As a public company, it is of critical importance that the Company's filings with, and submissions to, the Securities and Exchange Commission and other public communications made by the Company be full, fair, accurate, timely and understandable. Depending on his or her position with the Company, an employee, officer or director may be called upon to provide necessary information to assure that the Company's public reports are complete, fair, accurate, timely and understandable. The Company expects employees, officers and directors to take this responsibility very seriously and to provide prompt accurate answers to inquiries related to the Company's public disclosure requirements. The Chief Executive Officer, and the Chief Financial Officer and the Controller (the “Senior Financial Officers”) must exercise the highest standard of care in preparing the Company’s filings, submissions and other public communications in accordance with the following guidelines:
All Company accounting records, as well as reports produced from those records, must be kept and presented in accordance with the laws of each applicable jurisdiction;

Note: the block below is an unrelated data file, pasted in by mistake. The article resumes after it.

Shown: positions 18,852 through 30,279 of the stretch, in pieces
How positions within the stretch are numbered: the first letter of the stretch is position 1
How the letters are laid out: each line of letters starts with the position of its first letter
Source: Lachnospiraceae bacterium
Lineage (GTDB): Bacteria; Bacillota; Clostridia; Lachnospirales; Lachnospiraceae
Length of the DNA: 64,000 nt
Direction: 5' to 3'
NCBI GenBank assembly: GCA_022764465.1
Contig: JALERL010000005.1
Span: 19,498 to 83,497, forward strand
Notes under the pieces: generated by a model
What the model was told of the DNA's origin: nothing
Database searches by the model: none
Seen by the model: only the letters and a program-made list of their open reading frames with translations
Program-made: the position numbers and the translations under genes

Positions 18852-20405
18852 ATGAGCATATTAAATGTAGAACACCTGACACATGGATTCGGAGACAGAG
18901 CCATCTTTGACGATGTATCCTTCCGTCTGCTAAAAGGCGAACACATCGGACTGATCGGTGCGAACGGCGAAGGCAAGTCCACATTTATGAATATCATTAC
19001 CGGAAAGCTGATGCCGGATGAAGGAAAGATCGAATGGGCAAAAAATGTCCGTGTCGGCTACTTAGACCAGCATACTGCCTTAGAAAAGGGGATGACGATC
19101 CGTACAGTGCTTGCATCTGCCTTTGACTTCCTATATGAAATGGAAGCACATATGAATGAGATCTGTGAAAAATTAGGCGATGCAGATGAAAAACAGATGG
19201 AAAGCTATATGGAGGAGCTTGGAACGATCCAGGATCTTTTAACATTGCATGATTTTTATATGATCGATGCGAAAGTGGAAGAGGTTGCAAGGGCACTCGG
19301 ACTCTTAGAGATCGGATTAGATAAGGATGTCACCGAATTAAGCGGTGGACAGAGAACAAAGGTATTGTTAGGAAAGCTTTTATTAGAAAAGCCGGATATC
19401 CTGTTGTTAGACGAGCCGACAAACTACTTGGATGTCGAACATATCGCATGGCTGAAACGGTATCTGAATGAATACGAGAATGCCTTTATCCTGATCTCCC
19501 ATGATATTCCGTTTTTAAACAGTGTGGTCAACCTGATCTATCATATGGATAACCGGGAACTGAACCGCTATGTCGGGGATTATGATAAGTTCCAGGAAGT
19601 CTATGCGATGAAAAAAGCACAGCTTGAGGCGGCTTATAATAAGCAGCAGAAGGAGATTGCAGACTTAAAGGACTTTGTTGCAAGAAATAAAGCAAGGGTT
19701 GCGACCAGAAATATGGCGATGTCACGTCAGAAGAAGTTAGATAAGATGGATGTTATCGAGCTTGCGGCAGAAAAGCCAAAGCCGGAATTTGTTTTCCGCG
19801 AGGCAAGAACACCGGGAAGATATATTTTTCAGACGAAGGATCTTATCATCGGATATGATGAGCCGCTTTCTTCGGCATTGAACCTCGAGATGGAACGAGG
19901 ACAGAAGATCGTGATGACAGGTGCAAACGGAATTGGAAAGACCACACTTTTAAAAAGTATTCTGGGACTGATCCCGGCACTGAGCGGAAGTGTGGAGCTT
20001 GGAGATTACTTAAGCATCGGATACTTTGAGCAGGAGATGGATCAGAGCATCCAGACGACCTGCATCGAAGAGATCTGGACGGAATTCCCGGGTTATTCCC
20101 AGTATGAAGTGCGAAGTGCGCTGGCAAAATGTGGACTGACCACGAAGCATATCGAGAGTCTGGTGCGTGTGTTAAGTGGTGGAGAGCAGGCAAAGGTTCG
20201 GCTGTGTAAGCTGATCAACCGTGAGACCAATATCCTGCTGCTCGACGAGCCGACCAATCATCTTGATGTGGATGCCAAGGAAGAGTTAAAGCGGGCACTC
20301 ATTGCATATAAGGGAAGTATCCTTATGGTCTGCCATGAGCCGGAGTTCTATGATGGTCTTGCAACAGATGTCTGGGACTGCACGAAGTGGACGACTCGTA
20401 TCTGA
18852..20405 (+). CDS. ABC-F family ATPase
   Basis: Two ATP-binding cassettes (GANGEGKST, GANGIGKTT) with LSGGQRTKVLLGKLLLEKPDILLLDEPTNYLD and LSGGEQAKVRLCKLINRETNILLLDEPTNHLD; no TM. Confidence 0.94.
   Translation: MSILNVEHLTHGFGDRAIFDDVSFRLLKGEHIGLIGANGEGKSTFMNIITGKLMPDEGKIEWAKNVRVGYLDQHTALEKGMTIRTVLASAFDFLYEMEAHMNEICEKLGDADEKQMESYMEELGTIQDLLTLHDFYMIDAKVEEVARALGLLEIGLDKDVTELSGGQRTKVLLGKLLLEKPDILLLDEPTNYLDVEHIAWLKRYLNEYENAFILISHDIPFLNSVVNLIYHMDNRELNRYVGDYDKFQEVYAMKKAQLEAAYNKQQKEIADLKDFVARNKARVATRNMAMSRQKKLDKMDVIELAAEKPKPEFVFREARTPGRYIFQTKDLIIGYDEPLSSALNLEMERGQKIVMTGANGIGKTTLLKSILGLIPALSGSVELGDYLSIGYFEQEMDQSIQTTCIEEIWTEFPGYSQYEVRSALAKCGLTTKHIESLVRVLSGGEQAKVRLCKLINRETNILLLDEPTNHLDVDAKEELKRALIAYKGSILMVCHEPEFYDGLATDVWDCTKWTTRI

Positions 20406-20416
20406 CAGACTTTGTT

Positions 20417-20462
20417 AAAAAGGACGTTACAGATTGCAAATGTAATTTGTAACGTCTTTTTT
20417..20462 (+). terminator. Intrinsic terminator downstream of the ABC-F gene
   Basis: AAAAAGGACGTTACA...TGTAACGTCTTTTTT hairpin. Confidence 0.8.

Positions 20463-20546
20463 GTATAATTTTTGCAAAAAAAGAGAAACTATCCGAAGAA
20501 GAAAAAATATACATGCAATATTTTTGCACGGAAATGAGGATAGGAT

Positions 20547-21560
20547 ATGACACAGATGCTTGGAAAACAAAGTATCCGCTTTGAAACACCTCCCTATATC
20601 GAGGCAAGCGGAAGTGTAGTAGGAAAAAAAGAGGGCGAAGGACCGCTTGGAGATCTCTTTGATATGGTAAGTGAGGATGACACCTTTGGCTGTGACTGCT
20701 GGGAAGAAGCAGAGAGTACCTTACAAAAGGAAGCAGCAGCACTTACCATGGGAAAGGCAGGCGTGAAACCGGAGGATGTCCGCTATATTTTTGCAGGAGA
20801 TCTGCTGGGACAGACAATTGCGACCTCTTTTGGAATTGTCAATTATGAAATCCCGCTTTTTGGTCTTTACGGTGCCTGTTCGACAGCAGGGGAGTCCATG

All records must fairly and accurately reflect the transactions or occurrences to which they relate;
All records must fairly and accurately reflect in reasonable detail the Company’s assets, liabilities, revenues and expenses;
The Company’s accounting records must not contain any false or intentionally misleading entries;
No transactions should be intentionally misclassified as to accounts, departments or accounting periods;
All transactions must be supported by accurate documentation in reasonable detail and recorded in the proper account and in the proper accounting period;
No information should be concealed from the Company’s finance department or outside auditors; and
The Company’s accounting records must at all times comply with Generally Accepted Accounting Principles and the Company’s system of internal accounting controls.
12. Amendment, Modification and Waiver
Any amendment (other than a technical or non-substantive amendment) to this Code may only be made by the Board of Directors or a Board Committee, and waivers for executive officers or directors may only be made by the Board of Directors or a Board Committee. Such amendments and waivers will be subject to the disclosure and other provisions of the Securities Exchange Act of 1934, and the rules thereunder, and the applicable rules of the Nasdaq Stock Market.